ImageP1080394 by Al, on Flickr

ImageP1080397 by Al, on Flickr

Beinn Bhuidhe
ImageP1080398 by Al, on Flickr

ImageP1080400 by Al, on Flickr

ImageP1080402 by Al, on Flickr

ImageP1080403 by Al, on Flickr

ImageP1080406 by Al, on Flickr

ImageP1080409 by Al, on Flickr

ImageP1080410 by Al, on Flickr

We got to the start of the trees and kept north of the treeline, with another interesting bridge to cross. It's easy to miss the way as the trail heads SW at Allt Coire nan Uth to this bridge. Finally the trees stop, Upper Glendessarry Lodge is reached and the track becomes a good quality surface, allowing us to improve our speed. Still another 4 or so km back to the carpark - a welcome sight. By this time it was almost 7pm and I knew we'd have to eat before starting back, so rustled up a veggie chilli in the boot of the Yeti which provided great shielding from the wind. Spoke to a gentleman who'd just come off the Dessarry 3 Munros then started back along the Loch Arkaig road. This is something probably best not done after hurredly consuming a large plate of chilli, as Allison was feeling quite queasy :lol: Home just before 11pm - a great weekend out.

ImageP1080412 by Al, on Flickr

Another dodgy bridge
ImageP1080413 by Al, on Flickr

ImageP1080414 by Al, on Flickr

Glen Dessarry lodge in distance
ImageP1080415 by Al, on Flickr

A welcome sight!
ImageP1080416 by Al, on Flickr

Sunday's stats
ImageP1080417 by Al, on Flickr

Route


knoydart3.gpx Open full screen  NB: Walkhighlands is not responsible for the accuracy of gpx files in users posts

Last edited by weaselmaster on Tue Jun 16, 2015 10:40 pm, edited 2 times in total.
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weaselmaster
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Re: Glorious Knoydart

Postby Mal Grey » Tue Jun 16, 2015 10:48 am

What an epic trip. Knowing how tough that terrain is, that's a pretty big itinerary.

I smiled at your comment about thinking 2 hours would cover Beinn Bhuidhe. Took us by surprise too!
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Mal Grey
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Re: Glorious Knoydart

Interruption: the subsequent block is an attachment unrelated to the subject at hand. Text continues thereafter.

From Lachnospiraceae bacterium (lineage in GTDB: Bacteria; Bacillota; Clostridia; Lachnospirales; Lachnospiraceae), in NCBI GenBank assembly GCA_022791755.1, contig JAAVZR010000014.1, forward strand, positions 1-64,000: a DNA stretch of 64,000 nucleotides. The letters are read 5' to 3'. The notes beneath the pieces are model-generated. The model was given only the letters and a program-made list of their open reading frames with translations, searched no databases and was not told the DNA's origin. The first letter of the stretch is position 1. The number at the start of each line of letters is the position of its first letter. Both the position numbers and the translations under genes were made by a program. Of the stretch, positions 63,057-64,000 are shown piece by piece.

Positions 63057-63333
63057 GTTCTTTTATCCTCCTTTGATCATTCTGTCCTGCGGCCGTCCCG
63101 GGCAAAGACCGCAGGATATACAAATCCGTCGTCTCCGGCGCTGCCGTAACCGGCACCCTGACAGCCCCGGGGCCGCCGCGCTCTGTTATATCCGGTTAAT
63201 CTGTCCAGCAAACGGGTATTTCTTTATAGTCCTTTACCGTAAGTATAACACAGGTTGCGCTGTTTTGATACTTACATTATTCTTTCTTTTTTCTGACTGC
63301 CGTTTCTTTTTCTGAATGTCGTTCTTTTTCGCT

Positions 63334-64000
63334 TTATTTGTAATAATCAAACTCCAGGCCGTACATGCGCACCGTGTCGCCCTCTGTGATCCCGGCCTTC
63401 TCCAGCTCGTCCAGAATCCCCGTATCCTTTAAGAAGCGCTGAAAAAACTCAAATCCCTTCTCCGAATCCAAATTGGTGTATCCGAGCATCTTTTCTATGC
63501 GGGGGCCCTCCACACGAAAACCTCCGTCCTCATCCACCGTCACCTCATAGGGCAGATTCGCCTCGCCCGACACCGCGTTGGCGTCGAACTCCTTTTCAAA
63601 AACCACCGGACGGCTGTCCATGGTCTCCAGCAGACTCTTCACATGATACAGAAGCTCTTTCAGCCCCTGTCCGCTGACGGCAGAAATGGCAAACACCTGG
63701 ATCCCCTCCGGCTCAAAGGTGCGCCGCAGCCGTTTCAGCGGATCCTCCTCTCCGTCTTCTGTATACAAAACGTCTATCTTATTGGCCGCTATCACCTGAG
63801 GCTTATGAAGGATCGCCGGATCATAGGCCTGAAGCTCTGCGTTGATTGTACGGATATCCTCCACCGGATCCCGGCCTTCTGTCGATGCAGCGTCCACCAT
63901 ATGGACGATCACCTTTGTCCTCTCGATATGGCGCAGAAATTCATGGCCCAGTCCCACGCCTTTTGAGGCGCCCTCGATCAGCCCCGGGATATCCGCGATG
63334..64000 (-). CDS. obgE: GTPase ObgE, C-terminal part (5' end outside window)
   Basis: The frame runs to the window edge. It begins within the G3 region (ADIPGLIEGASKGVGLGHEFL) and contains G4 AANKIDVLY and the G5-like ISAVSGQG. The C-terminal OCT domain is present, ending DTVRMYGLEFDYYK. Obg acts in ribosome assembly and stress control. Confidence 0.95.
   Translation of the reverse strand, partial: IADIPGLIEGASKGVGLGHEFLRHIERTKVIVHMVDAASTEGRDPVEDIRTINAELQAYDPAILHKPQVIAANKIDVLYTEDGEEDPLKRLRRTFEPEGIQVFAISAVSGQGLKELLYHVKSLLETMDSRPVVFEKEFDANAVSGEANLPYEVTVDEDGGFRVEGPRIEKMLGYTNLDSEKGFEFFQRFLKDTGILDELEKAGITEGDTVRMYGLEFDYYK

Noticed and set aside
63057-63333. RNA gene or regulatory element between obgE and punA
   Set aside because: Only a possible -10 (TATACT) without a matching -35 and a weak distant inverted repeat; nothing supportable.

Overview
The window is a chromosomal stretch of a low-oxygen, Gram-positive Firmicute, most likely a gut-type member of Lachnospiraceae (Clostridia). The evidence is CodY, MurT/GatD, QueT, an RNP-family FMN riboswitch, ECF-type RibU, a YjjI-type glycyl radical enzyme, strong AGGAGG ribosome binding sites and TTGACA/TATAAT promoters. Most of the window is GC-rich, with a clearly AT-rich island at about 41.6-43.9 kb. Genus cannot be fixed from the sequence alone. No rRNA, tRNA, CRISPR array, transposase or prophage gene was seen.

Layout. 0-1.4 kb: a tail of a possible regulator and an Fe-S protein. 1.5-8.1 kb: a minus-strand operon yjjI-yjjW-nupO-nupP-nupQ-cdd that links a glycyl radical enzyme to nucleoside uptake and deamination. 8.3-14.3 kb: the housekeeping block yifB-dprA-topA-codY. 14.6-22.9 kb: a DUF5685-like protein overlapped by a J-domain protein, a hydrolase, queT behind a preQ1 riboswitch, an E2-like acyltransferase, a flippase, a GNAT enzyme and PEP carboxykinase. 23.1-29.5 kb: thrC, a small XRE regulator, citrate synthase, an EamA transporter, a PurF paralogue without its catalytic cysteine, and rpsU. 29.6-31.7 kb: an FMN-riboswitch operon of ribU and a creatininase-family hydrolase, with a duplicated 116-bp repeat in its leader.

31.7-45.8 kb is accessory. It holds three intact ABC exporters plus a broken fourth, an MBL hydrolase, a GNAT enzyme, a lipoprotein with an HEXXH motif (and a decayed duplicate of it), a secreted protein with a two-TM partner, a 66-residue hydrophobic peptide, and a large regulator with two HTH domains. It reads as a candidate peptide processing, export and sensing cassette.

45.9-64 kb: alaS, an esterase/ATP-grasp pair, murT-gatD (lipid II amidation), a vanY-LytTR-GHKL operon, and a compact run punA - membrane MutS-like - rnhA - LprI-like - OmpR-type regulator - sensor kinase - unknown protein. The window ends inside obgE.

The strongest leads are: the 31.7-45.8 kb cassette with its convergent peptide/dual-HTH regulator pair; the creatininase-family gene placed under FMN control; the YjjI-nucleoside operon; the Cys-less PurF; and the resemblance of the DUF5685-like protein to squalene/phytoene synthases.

Postby AnnieMacD » Tue Jun 16, 2015 12:14 pm

Another fantastic adventure! I'd love to get to Knoydart some day ... I was on Sgurr na Stri on Sunday and could see all your hills - what a day it was.
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Re: Glorious Knoydart

Postby rockhopper » Thu Jun 18, 2015 10:13 pm

one of these areas which provide great walking regardless of the weather - that did look most enjoyable esp with improving weather - would like to spend more time here but might be a wee while before it happens - cheers :)
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Re: Glorious Knoydart

Postby malky_c » Thu Jun 18, 2015 10:38 pm

Can't go wrong here. Bidein a' Chabhair was one of my favourites round here :) . Haven't bothered to add on Beinn Buidhe in the times I've been down here - will most likely feature in a trip to Inverie now.

You two move fast - I could see you finishing the Corbetts before me for quite some time. However I though I'd probably pass the 200 mark before you - now even that doesn't seem very likely :lol:
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Re: Glorious Knoydart

Postby weaselmaster » Thu Jun 18, 2015 11:12 pm

malky_c wrote:You two move fast - I could see you finishing the Corbetts before me for quite some time. However I though I'd probably pass the 200 mark before you - now even that doesn't seem very likely :lol:


Problem is, Malky, that Sick Kid is 31 behind me and those will have to be re-done....
I'm hoping to finish in November on Beinn Dearg Beag, but ooh the pressure is on :lol:

Anyway - you do have almost 200 Grahams more than me :lol:
Last edited by weaselmaster on Sun Jun 21, 2015 10:48 pm, edited 1 time in total.
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weaselmaster
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Re: Glorious Knoydart

Postby Alteknacker » Thu Jun 18, 2015 11:29 pm

Great report, and the pics really show what a glorious area this is. Skye looks just marvellous, as always.

It's on my to do list, but probably won't get around to it this year (seems to be a common theme in the replies... :D .

I keep thinking that I must do one of these 2 day sessions, to get right out into remote places like this, but then I see the MASSIVE sacks you guys carry, and my enthusiasm wanes a tad...

From the pic at Carnoch, your good lady companion really looks as if she's giving serious consideration to leaving the 30kg monster right where it is... :lol: :lol: :lol:
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Re: Glorious Knoydart

Postby weaselmaster » Sun Jun 21, 2015 8:47 pm

Alteknacker wrote:
I keep thinking that I must do one of these 2 day sessions, to get right out into remote places like this, but then I see the MASSIVE sacks you guys carry, and my enthusiasm wanes a tad...

From the pic at Carnoch, your good lady companion really looks as if she's giving serious consideration to leaving the 30kg monster right where it is... :lol: :lol: :lol:


Yeah, she does look pretty fed up in that one.

The sacks aren't particularly heavy though - just quite bulky. I don't reckon I'm carrying more than 12kg at the heaviest, Allison's is probably 10kg - we've been steadily working the weight downwards.

I also find that going out more often with a bigger pack on is helping, getting more used to it now
Al